INSTITUTO DE BIOTECNOLOGIA Y BIOLOGIA MOLECULAR
Unidad Ejecutora - UE
congresos y reuniones científicas
Defining biotechnological parameters for a new pertussis acellular vaccine
GAILLARD, M. EMILIA; BARTEL, ERIKA; ZURITA, MARIA EUGENIA; RUMBO, MARTIN; HOZBOR, DANIELA
Congreso; VIII CONGRESO ARGENTINO DE MICROBIOLOGIA GENERAL -SAMIGE-; 2012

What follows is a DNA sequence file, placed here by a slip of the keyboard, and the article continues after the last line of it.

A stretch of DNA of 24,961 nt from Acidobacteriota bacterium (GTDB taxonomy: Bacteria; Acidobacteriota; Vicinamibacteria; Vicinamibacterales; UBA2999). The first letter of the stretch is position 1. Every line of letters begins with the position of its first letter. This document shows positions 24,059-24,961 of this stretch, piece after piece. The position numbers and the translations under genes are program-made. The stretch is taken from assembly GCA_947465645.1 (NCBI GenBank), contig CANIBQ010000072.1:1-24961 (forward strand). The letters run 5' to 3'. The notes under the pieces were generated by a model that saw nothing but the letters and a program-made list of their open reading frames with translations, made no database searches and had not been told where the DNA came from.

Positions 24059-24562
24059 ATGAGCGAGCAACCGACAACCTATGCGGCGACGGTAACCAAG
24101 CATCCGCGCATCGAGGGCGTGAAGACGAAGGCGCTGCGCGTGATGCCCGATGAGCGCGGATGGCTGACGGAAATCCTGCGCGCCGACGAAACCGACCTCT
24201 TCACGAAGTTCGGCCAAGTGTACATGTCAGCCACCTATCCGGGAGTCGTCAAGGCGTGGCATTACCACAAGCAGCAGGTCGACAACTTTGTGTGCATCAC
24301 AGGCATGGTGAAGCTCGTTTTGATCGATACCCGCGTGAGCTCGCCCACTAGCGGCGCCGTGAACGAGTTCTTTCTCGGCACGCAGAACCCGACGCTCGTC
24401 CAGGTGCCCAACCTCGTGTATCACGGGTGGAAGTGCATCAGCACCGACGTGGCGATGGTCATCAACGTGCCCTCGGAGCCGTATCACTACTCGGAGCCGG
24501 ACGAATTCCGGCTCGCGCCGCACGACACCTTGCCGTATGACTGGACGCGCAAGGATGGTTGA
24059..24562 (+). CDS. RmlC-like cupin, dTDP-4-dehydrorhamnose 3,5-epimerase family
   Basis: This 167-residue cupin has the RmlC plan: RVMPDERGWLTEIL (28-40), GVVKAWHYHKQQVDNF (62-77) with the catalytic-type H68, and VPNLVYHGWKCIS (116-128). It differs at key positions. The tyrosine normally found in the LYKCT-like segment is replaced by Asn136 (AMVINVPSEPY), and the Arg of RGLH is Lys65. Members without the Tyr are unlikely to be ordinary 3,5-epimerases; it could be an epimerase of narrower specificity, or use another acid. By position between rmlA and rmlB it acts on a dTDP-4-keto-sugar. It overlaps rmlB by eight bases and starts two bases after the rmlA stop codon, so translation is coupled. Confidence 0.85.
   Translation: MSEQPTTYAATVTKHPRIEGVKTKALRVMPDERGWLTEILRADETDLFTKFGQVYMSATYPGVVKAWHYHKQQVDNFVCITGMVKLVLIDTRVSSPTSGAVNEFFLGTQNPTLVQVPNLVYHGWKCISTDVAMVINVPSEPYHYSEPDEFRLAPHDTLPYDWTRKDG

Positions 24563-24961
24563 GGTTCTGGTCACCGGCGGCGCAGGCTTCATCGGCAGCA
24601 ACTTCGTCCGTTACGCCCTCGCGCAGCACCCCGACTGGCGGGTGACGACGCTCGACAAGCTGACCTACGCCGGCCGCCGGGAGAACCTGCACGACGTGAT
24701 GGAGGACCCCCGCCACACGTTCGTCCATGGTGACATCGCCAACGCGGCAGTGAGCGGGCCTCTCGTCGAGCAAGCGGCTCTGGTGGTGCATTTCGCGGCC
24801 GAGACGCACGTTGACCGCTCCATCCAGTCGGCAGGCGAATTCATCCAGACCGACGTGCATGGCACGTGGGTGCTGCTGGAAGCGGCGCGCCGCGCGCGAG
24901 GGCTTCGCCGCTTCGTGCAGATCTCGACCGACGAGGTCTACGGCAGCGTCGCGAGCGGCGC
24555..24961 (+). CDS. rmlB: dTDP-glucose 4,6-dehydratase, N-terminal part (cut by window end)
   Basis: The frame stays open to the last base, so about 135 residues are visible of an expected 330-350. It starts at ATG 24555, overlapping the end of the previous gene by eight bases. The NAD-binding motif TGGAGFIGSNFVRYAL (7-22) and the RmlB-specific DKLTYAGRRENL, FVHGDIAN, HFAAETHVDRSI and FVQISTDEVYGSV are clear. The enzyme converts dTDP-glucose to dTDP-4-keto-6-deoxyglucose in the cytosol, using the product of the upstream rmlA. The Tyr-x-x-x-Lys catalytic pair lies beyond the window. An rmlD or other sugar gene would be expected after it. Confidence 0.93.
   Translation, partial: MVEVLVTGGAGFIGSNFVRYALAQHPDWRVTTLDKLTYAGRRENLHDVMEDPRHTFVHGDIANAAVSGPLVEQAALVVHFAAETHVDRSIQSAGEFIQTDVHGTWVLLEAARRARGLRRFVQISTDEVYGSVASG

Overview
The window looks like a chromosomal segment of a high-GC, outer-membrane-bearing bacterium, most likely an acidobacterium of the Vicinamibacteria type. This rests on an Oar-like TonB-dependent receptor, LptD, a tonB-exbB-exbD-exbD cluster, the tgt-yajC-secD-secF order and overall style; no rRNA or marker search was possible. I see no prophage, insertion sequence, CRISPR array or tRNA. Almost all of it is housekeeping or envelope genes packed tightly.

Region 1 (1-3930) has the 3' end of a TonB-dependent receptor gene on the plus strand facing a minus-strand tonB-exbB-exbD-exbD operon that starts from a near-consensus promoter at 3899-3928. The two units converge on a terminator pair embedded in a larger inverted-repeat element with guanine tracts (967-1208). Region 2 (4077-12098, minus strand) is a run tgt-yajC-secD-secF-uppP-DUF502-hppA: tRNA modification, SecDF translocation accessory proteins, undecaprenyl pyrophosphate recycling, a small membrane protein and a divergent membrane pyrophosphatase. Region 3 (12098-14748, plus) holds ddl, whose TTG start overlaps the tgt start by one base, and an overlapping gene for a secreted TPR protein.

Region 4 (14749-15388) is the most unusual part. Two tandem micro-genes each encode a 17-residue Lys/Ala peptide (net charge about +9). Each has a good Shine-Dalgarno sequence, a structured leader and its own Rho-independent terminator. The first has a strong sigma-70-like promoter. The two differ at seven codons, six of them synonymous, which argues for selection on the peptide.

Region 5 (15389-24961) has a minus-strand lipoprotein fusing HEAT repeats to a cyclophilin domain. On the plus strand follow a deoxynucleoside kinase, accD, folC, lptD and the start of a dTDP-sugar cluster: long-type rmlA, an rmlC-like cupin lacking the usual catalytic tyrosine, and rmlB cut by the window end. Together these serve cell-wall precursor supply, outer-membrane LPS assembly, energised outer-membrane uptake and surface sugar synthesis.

Pertussis or whooping cough is an acute respiratory tract infection caused by Bordetella pertussis which causes 300,000 children death mainly in developing countries and afflicts up to 16 million children worldwide per year. Vaccination is the most economical and effective strategy for preventing and controlling pertussis. The introduction of the first generation of pertussis vaccines (whole cell vaccines, WCV) in the 1950s dramatically reduced the incidence of the disease. Now, WCV and acellular vaccines (AV) are the two main types of globally used pertussis vaccines. Despite the high vaccination coverage worldwide, pertussis is still a serious contagious disease, especially in infants less than 6 months old. The current epidemiological situation of pertussis points out the need to review the current control strategies against the disease and the design of new vaccines. We have recently developed an acellular vaccine, which has been shown to be safe and to induce strong protective immunity against B. pertussis infection in mice. The aim of the present work is to adjust culture condition to increase yields keeping the adequate protective capacity of vaccine immunogen. Since our acellular vaccine is a nanoparticle consisting in several different proteins, we used one of them, the well known protective immunogen, the pertussis toxin, as a quantitative marker to assess the protection capacity in an in vitro assay. Here we showed the results obtained with a quantitative western blot assay (Near-Infrared Fluorescence, Odyssey). Using this technique we determined that the minimal level of the protein marker in a protective vaccine dose is 0,04 µg. To improve the yield of the vaccine immunogens we evaluated the biomass production in three different media that are commonly used in pertussis vaccine production: Stainer-Scholte chemically defined medium (SS); a modification of SS by addition of casamino acids (SSC) and THIJS medium. In each media the bacterial growth was estimated by optical density at 650 nm (OD650nm) and dry weight (DW) measures. The results obtained in four independent assays show that bacterial growth in SS achieves maximum OD650nm=0.8-1 in 20 hours (DW= 0.621 ± 0.001 g/l), in THIJS maximum OD650nm=0.9-1.1 is reached in 23 hours (DW= 0.677 ±0.078 g/l) while in SSC the highest OD650nm=3.5-4 is achieved after 45 hours (DW= 2.809±0.32 g/l). To evaluate the quality of biomass from which we obtain the acellular vaccine, the pertussis toxin protein marker was measured using the quantitative immunoblot assay. We observed that though the bacterial yield was different among the media analyzed, the PT yield per biomass were similar, 0.15-0.20 µg/108 cells. Based on these the SSC medium appeared as the best option to obtain higher quantities of biomass and improve the B. pertussis immunogen yield.